This article appeared as a Guest Column in The Journal Record on Jan. 27, 2021.
LLCs have quickly become the dominant legal entity of the 21st century for various reasons. Like any business entity, LLCs frequently find themselves involved in litigation. When a dispute reaches its boiling point, many businesses prefer to litigate in federal court because of, among other advantages, rigid deadlines and the assurance of a highly qualified presiding judge.
However, LLCs often struggle to qualify for access to the federal judicial system via “diversity jurisdiction,” which requires the citizenship of the plaintiff and defendant to be completely diverse. In other words, no plaintiff can be from the same state as any defendant.
Existing case law deems an LLC a citizen of every state in which its members reside, and likewise for a partnership. By contrast, a corporation is a dual citizen of both: (1) its state of incorporation; and (2) its principal place of business.
For an LLC to qualify for diversity jurisdiction, federal courts require a nuanced member-by-member analysis. For a single-member or “mom and pop” LLC, determining citizenship is simple. However, larger LLCs pose complex and time-consuming difficulties. Larger LLCs often have dozens of members, including corporations, individuals, partnerships, and even other LLCs.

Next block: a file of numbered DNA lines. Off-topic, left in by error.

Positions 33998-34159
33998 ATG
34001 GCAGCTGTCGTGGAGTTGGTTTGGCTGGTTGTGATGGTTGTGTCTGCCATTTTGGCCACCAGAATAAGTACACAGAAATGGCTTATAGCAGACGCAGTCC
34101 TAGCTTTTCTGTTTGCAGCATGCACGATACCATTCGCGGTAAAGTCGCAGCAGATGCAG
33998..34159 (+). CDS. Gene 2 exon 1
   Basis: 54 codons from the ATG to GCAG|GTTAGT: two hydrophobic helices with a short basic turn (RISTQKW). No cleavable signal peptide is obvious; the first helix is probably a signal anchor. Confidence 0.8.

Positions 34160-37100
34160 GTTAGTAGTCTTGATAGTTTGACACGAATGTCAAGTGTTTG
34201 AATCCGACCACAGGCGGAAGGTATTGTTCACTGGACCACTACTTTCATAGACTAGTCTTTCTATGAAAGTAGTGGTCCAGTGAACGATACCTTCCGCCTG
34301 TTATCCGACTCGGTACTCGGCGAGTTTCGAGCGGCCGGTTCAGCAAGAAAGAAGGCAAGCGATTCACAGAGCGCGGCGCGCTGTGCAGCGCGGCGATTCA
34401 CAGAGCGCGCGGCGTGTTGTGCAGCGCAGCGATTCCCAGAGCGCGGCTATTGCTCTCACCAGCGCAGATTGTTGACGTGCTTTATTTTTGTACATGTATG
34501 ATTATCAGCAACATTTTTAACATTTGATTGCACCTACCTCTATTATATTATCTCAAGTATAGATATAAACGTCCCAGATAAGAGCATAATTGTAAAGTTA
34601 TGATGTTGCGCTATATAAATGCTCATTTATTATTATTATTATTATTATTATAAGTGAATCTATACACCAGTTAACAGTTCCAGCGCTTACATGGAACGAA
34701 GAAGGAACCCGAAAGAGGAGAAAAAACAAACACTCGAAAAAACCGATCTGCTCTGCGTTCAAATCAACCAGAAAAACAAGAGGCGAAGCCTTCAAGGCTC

In such a situation, the citizenship of all entities must be determined, including any sub-entities that may have partners or members of their own, who, in turn, may have additional partners or members. The exercise is theoretically endless, and, more practically, expensive and burdensome. The more members there are, the greater the odds that complete diversity will not exist.
As a practical example, if an Oklahoma individual, invoking diversity jurisdiction, wishes to sue an LLC in federal court, and the LLC has one member who is a citizen of Oklahoma, the court will dismiss the lawsuit for lack of subject matter jurisdiction. Relatedly, if an LLC is sued and wishes to remove the case to federal court, it too must ensure that its members (and their member’s members) are completely diverse from the plaintiff.
Organizing a company as an LLC provides many advantages, and LLCs continue to represent the lion’s share of business entities incorporated in the 21st century. However, any business that anticipates finding itself in federal court should consider the issues discussed above, which can operate to their benefit (or detriment).
For more information on how the information in this article may impact your business, please call 405.552.2471 or email Justin G. Bates.
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